Hoopla

Former law enforcement officer turned comedian Mike Armstrong coming to Cedar Rapids

Cop-turned-comedian Mike Armstrong will appear Friday (2/7) and Saturday (2/8) at Penguins Comedy Club in Cedar Rapids.
Cop-turned-comedian Mike Armstrong will appear Friday (2/7) and Saturday (2/8) at Penguins Comedy Club in Cedar Rapids. (Mike Armstrong)

It’s better late than never when it comes to comedy for Mike Armstrong. The former law enforcement official didn’t focus on stand-up until he was 48.

“I understand that it’s a young man’s game, but some comics made it when they were older,” said Armstrong, who will perform Friday (2/7) and Saturday (2/8) at Penguins Comedy Club in Cedar Rapids.

Rodney Dangerfield and Redd Foxx are examples of comedians who didn’t take off until midlife.

“It can happen,” Armstrong said. “If you can make people laugh, you can be a comic no matter what your age is or what you did in the past.”

It’s difficult to envision Mike Armstrong in his prior life as a policeman.

Whenever the back-to-basics comic delivers a joke or an amusing thought, he punctuates the sentence with his infectious laugh.

“I love having a good time,” he said by phone from his home in Louisville, Ky.

That goes for the stage and that’s the way it was for Armstrong as a cop.

“I had my share of laughs when I was a policeman,” he said. “I would have fun with people so they wouldn’t get a ticket and have their insurance go up. I remember stopping a teenager and I made him pee in his pants. He did it and I let him go.”

The unconventional Armstrong had drivers do 20 pushups or he would toss their keys and they would have to find them. The common denominator was that tickets weren’t written.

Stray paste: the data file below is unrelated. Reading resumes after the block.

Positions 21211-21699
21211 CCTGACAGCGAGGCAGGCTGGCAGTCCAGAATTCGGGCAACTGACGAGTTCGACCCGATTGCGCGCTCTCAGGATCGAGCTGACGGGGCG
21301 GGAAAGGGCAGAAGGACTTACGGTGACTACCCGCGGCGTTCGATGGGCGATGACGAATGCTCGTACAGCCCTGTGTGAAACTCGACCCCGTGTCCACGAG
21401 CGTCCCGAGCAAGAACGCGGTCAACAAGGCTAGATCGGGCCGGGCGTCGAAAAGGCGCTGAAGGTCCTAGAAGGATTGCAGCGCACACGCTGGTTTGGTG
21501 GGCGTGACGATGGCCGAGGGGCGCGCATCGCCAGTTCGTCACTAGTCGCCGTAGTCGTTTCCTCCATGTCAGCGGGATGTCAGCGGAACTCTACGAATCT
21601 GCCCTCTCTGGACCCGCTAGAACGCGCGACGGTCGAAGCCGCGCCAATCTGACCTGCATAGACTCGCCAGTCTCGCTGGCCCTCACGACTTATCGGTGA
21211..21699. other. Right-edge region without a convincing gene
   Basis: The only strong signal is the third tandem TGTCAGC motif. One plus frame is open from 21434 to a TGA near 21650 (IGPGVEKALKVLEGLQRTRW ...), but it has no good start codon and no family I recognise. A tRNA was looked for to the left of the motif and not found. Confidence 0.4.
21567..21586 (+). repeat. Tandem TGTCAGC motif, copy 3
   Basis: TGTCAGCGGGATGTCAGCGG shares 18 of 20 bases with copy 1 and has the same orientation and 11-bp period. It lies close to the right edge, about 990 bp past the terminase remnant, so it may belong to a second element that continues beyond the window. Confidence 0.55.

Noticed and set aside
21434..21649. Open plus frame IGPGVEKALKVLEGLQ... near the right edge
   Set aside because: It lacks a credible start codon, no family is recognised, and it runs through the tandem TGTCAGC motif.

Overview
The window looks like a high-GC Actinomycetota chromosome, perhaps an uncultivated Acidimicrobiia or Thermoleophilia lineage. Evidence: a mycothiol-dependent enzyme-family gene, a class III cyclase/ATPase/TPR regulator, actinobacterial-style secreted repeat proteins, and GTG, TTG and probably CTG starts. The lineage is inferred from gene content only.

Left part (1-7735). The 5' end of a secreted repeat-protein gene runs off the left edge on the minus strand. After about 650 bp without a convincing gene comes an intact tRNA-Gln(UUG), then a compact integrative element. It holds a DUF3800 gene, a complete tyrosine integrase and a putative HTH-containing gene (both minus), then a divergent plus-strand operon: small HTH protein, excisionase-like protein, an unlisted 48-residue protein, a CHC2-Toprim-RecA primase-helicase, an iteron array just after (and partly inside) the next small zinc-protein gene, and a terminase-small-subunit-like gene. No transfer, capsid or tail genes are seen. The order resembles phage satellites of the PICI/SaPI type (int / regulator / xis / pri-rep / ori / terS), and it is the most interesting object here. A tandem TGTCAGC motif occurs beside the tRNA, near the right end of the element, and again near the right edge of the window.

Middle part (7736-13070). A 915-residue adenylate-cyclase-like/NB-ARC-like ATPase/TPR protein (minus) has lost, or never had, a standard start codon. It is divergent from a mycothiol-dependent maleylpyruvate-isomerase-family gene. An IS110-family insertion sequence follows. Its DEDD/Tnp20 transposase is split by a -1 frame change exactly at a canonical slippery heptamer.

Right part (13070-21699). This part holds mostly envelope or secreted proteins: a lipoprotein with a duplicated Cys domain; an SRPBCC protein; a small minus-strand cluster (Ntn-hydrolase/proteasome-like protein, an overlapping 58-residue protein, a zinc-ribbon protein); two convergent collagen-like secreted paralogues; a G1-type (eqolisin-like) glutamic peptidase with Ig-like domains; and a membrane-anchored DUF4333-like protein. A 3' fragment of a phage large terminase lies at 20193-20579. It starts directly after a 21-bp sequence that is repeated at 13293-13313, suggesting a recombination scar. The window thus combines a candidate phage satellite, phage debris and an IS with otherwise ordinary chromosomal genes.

“I gave people some stories that they would never forget,” he said.

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Armstrong, 68, who was a policeman for 14 years in Kentucky, hung up his badge just before the turn of the century.

“I couldn’t have the kind of fun I had back then now, since everybody records everything,” he said. “Now if I do something goofy, it’s onstage.”

The self-deprecating humorist describes his comedy as “one step above a knock-knock joke,” but Armstrong is more sophisticated than that.

His apolitical humor can be unpredictable and Armstrong is adept at engaging the audience.

“The best is going back and forth with the crowd,” he said. “I get it. Everybody comes out for one reason, which is to have fun. What’s fun about me is that I ad-lib. I like living in the moment onstage, since it keeps your mind sharp.”

Armstrong will riff about his family. His second wife, who is also retired law enforcement, is a tough cookie.

“If she goes to Walmart at 2 a.m. I feel sorry for anyone that goes after her. I’ll be glad to be a witness for them.”

Actor-humorist Harvey Korman and larger-than-life comic Sam Kinison were huge influences for Armstrong.

“I admired both of them so much,” he said. “They were both brilliant.”

Armstrong did some open mic nights as a comic during the ’80s. What made him take the comedic leap in 2000 was his brother.

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“He was always miserable,” Armstrong said. “I didn’t want to be him. He was always working. He never had any downtime. One day his heart exploded, which I think was due to being constantly under pressure. It’s a shame he died. He didn’t pursue what he dreamed of pursuing, but I did.

“I went for what I dreamed about and it worked out. Nothing bothers me. I go out there onstage and just have a blast doing my thing. I don’t write jokes down. I remember them and funny stuff just happens during the show. I talk about my kids. I have five children, who are adults and four dogs. That’s a lot to talk about,” he said.

“I’ve had a great second act and I’m hoping I have many more years of it.”

Get Out

• What: Mike Armstrong

• Where: Penguins Comedy Club, 208 Second Ave. SE, Cedar Rapids

• When: 8 p.m. Friday (2/7) and Saturday (2/8)

• Tickets: $15 advance, $18 door; Penguinscomedyclub.com

• Artist’s website: Mikearmstrongcomedy.com

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We value your trust and work hard to provide fair, accurate coverage. If you have found an error or omission in our reporting, tell us here.

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